My punching bag has been getting a good workout lately, getting more of my repressed anger out of my system. One of the recent triggers has been whiny, complaining people.

Put Up or Shut Up

Put Up or Shut Up

For example, last week I was in an acting class where everyone seemed to want to complain about something. One woman turned up late and complained that she had trouble parking the car, and seemed to want the teacher to solve the problem for her. I'd managed to get a parking space with no trouble, and there's a train station right across the road so it really didn't seem like a huge deal to me. A bit of forward planning and she'd be able to park the car and get to class on time.

Then another guy turned up late and started protesting when the teacher requested that he turn up on time in future. Thing is, he always turns up late. It's like his thing to be late, and he always makes a big deal of it when he walks into the room. We even used it to mock him in a performance one time; but really he's the only one who finds it funny. The rest of us just grin and bear it. But then he started protesting to the new teacher:

“But I always turn up late.”

“Well in future I'd let's all turn up on time”

“... But I always turn up late. You just don't know that because you're new”

“Well let's everyone turn up on time next week, OK?”

No, clearly not OK with Mister Late. This is the same guy who routinely blocks offers during improvisation, breaks character all the time, and just seems to love getting attention by complaining. He thinks it's funny, but I just find it irritating.

Then another guy, who had at least arrived on time, started picking a fight with the teacher. She was outlining the ground rules for the class, like creating a safe space to be creative by not laughing at or humiliating each other. He objected on the basis that we might create something genuinely funny, and even tried to draw me into the argument in my role as a humorist. This guy has a history of finding fault with everything, which just bores me stupid and reminds me of my critical mother.

It seemed like everyone had some beef to take up with the teacher; none of which was actually related to the acting that we were there to learn. I attempted to grin and bear it at the time, although it was more a case of grimace and bear it... because deep down I was angry at all the time and energy people were wasting by complaining about every distraction under the sun.

I also found myself thinking “How do these people function in the real world?”

Oh that's right... they don't.

The problem with whining and complaining is that it's completely unproductive. It's an old childhood strategy for getting attention from mummy and daddy back when we were powerless to get our own needs met. If we use this strategy a lot, it becomes subconscious so that as adults we still walk around complaining about our circumstances and expecting other people to solve our problems for us even though we now have the power as adults to change things ourselves.

Continuing to rely on authority figures to play surrogate mummy and daddy for us while we complain about things is completely disempowering. It also repels people who could potentially teach us how to stop complaining by taking responsibility and action to change what isn't working for us.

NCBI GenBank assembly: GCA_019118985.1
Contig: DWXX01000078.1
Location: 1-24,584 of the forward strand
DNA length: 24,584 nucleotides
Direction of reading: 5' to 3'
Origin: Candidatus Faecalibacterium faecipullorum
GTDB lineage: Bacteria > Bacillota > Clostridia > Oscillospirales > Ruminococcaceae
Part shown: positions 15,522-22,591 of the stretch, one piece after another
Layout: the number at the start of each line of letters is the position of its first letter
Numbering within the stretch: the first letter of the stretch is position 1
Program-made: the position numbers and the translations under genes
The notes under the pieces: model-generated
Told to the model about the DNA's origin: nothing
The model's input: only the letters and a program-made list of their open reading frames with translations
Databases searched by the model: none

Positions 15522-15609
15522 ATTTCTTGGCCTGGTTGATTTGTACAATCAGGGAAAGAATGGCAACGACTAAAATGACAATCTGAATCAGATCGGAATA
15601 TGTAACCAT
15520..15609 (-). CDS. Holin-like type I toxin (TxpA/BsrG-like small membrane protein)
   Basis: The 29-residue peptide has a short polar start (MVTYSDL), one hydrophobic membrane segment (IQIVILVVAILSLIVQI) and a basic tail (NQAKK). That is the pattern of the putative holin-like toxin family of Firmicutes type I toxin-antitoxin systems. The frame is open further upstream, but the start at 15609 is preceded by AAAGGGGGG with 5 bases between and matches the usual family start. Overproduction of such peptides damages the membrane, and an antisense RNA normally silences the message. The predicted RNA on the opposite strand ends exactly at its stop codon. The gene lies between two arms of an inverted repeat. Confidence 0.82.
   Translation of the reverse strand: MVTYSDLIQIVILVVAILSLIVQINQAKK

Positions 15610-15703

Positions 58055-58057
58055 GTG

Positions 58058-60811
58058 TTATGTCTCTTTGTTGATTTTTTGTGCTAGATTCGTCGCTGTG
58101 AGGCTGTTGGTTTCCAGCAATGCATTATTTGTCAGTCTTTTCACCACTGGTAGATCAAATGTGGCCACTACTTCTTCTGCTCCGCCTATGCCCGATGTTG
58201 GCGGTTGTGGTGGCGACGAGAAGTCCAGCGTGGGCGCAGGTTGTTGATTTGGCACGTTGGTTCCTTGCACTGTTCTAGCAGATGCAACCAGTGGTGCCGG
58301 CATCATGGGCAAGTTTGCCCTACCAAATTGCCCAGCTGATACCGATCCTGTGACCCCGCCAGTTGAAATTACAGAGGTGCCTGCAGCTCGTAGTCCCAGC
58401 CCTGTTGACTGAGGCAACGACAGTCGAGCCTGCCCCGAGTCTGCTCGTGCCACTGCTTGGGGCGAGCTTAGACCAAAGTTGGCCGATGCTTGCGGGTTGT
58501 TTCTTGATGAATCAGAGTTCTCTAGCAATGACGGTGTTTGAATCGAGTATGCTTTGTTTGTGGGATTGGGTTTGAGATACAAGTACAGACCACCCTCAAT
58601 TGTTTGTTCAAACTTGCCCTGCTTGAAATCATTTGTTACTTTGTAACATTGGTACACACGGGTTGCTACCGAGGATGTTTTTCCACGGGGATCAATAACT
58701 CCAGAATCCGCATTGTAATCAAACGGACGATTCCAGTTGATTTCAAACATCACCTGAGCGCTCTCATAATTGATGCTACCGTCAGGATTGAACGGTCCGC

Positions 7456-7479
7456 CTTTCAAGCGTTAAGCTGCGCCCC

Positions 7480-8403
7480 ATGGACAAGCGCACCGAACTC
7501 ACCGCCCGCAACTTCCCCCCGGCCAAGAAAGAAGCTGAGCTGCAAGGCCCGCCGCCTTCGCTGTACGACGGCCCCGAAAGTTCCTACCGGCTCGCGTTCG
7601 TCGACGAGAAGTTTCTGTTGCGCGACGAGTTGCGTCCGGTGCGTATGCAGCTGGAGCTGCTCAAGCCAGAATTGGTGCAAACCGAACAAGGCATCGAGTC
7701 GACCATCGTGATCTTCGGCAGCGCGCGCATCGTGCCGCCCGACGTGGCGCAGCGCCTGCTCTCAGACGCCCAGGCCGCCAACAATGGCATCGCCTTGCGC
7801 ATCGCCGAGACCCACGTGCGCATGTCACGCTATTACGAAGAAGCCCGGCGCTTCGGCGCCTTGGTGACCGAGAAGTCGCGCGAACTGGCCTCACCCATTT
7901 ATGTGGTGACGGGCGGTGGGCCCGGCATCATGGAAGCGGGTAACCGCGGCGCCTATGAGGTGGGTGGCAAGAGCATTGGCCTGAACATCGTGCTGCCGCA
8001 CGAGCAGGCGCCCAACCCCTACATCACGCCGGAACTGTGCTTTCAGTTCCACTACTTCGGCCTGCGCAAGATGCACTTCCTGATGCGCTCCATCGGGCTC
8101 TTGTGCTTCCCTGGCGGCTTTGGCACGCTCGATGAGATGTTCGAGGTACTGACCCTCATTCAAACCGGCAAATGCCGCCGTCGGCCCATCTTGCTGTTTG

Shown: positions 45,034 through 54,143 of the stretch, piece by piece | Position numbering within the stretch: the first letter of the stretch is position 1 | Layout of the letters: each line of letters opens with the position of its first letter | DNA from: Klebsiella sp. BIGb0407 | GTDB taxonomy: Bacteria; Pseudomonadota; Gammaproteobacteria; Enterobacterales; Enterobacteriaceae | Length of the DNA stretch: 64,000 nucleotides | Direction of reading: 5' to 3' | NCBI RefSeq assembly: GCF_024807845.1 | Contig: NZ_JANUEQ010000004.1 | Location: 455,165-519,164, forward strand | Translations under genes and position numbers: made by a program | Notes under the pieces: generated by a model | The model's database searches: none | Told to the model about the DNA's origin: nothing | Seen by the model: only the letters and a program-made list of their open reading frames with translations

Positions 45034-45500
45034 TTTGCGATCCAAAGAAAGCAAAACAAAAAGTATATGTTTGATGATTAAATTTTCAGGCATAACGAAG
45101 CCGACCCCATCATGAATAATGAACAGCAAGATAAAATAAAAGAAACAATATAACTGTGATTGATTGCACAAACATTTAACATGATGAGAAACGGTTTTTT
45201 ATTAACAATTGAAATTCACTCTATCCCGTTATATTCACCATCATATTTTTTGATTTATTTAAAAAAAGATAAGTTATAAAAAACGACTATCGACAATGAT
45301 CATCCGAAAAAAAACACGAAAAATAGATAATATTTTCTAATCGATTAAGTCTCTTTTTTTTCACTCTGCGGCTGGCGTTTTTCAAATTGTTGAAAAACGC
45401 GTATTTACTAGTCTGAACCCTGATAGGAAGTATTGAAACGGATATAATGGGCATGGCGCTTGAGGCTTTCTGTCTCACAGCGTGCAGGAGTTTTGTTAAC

There is a big difference between expressing how you feel about the circumstances that you find yourself in, and simply complaining about them. The difference in the former case is that there will be some direct expression of emotion, such as sadness, anger, grief, fear or hurt. Expressing the emotion directly allows us to move on to solve whatever problem has arisen so that we don't have to recreate that scenario (along with the unpleasant emotions involved) again next time. Otherwise we'll just keep upsetting ourself and other people, like the guy who turns up to class late every week... and then wonder why people don't seem to want to freely give him the love and attention he craves.

Also beware of expressing anger about a situation when you're actually feeling hurt or frightened; you may find the anger just keeps regenerating until you get to the true emotion underneath it. You could become like an angry mob, just making yourself even more angry.

It's not really true to say that any of these people “made me angry”; it's more accurate to say that I felt angry in response to their behaviour, and that the anger I felt probably relates to some threat I experienced in the past which I'm still hanging onto. That's where the punching bag comes in: getting the physical energy out of my system so I can be free to let the emotion go on a deeper level. With that done, I'm able to turn the unpleasant experience into a constructive one by sharing it here.

Deal with how you really feel, and you empower yourself and others to make constructive change in your life. For more on dealing with emotions such as anger constructively so you don't end up becoming a whiny complainer, check out Part 2 of The Confident Man Program.

Graham Stoney

Graham Stoney

I struggled for years with low self-esteem, anxiety and a lack of self-confidence before finding a solution that really worked. I created The Confident Man Program to help other men live the life of their dreams. I also offer 1-on-1 coaching via Skype so if you related to this article contact me about coaching.